2 May 2021

Dr Morehu Mcdonald on seeking out the hidden potential

From Te Ahi Kaa, 6:06 pm on 2 May 2021

Dr Morehu Mcdonald talks about his iwi Ngāti Hinerangi as part of his doctoral research.

Dr Morehu Mcdonald is Head of Educational Delivery for Tamaki Makaurau and Te Tai Tokerau for Te Wananga o Aotearoa.

Dr Morehu Mcdonald is Head of Educational Delivery for Tamaki Makaurau and Te Tai Tokerau for Te Wananga o Aotearoa. Photo: RNZ/Justine Murray

"Rapua Te Mea Ngaro" said King Tawhiao to prophets Te Whiti o Rongomai and Tohu Kakahi, encouraging them to seek out the hidden potential in adversity.

Dr Morehu McDonald says that that concept also applies to the plight of his iwi Ngāti Hinerangi who were driven to the brink of extinction.

"The metaphor of the hidden potential was really to highlight the fact that Ngāti Hinerangi as a hapū and iwi had been driven to the point of cultural extinction through the colonisation process, but that doesn’t to me reflect what the true intent was about, they were here to take the land, denigrate the people…and put the people in a position of powerlessness basically.”

Dr McDonald studied the resistance, struggle and survival of Ngāti Hinerangi since 1840, and how his iwi were once a powerful, self-sufficient people that were reduced to being marginalised, impoverished and labelled as ‘unsurrendered rebels’.

“The leadership part of it which is tohungatanga and our atuatanga is dismantled and is attacked and removed from having any power or authority…or having any control over our lives, and that to me is cultural genocide,” he says.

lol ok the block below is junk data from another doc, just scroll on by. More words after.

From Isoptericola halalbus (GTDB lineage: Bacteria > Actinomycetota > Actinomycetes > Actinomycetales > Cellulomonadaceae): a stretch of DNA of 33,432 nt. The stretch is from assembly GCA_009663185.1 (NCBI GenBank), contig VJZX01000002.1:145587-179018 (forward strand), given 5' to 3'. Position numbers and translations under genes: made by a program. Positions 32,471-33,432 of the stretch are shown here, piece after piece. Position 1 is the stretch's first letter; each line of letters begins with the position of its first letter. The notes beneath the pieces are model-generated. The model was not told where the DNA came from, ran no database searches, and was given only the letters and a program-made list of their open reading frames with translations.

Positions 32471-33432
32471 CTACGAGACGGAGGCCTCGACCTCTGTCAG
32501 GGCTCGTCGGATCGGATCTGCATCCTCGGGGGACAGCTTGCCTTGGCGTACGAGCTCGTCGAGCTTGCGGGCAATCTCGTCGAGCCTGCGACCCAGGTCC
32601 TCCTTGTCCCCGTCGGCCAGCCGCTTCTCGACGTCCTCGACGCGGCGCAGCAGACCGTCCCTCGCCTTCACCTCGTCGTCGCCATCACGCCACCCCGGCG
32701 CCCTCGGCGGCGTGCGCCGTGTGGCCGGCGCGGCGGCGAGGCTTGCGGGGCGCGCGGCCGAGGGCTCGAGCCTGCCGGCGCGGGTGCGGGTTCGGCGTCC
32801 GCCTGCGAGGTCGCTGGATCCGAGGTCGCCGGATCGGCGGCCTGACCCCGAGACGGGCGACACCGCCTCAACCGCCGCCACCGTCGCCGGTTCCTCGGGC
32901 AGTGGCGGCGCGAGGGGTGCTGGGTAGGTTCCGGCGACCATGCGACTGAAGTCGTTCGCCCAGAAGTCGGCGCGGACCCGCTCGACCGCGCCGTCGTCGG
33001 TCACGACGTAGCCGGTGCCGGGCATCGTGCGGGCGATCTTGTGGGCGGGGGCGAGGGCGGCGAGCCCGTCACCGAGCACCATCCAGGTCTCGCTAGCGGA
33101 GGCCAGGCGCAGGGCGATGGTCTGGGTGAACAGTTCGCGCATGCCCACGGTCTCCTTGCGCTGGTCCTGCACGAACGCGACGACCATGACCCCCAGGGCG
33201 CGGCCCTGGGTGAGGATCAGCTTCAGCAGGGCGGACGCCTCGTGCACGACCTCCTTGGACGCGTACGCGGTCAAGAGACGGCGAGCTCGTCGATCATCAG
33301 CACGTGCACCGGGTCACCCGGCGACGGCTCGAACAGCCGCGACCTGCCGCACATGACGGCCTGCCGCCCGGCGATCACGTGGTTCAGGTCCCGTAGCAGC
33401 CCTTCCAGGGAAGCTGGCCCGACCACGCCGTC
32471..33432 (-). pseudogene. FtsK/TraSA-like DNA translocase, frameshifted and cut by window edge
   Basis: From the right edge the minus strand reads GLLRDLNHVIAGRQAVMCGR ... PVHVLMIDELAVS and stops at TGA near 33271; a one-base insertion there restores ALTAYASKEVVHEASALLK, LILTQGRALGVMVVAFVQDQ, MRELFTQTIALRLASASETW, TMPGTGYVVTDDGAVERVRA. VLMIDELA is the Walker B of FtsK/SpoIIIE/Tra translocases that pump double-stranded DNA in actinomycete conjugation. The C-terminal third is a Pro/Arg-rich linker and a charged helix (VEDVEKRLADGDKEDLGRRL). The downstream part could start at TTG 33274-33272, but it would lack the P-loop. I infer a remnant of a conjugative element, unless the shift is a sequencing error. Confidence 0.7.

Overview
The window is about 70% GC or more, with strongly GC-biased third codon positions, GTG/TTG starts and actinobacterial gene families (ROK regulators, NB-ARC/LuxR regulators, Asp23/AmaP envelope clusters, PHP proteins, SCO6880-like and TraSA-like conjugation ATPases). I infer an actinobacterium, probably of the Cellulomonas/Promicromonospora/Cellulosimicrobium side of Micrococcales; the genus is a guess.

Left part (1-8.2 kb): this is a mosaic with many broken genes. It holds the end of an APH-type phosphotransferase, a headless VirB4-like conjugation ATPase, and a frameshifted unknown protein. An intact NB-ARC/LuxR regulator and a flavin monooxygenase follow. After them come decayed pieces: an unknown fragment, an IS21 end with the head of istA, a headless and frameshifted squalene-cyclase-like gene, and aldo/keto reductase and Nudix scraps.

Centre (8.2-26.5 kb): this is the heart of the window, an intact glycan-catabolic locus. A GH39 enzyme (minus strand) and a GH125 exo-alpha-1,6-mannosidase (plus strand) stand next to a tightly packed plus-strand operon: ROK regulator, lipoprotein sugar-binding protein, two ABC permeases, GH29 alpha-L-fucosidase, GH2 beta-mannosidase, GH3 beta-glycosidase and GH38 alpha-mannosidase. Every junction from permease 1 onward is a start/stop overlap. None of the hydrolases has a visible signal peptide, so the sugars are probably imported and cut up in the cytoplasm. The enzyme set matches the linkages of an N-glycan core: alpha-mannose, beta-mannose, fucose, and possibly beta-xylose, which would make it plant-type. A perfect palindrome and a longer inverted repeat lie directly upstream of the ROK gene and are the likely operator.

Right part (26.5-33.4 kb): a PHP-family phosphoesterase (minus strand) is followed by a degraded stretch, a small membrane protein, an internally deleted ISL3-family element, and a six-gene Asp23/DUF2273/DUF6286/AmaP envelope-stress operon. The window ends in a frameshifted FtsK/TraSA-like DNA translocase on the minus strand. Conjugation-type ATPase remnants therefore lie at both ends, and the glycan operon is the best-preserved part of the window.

Ngā Kete Mātauranga: Māori scholars at the research interface

Photo: Otago University Press

Dr McDonald is a contributing writer to the book Nga Kete Mātauranga – Māori Scholars at the Research Interface, in which he writes:

“Māori leadership in the mid-19th century faced the most devastating impacts that Māori society had ever experienced, Māori leadership responded with many forms of resistance to the threat of western civilization, ideological resistance, political resistance spiritual resistance, military and passive resistance to prevent the total destruction of Māori knowledge systems and our unique way of life.”

In 2018, Dr McDonald graduated with his Doctorate of Philosophy Indigenous Studies - the top thesis award - and was Valedictorian at Te Whare Wānanga o Awanuiārangi.

 As part of his doctoral research, he developed a framework that set the core values as an iwi. Poutama Oranga Survival Theory (POST) includes ten key determinants to ensure the economic, socio-political and cultural structure of an iwi.  This theory stemmed from the ongoing conflict with the crown to prove that Ngāti Hinerangi was an iwi in order to become part of the treaty negotiations process.

In April this year, the tribe's treaty settlement passed its final reading in parliament.

Dr McDonald grew up in the Te Rohe o Koperu near Matamata, as a teenager he attended land meetings with his mother Heeni Rāwiri who he credits as his inspiration for pursuing a career in academia.  He attended Auckland University and is a former member of Nga Tamatoa, he is a former Treaty negotiator for Ngāti Hinerangi.  Today he works as Aukaha Ako (Head of Educational Delivery) in Auckland and Northland for Te Wānanga o Aotearoa in Auckland.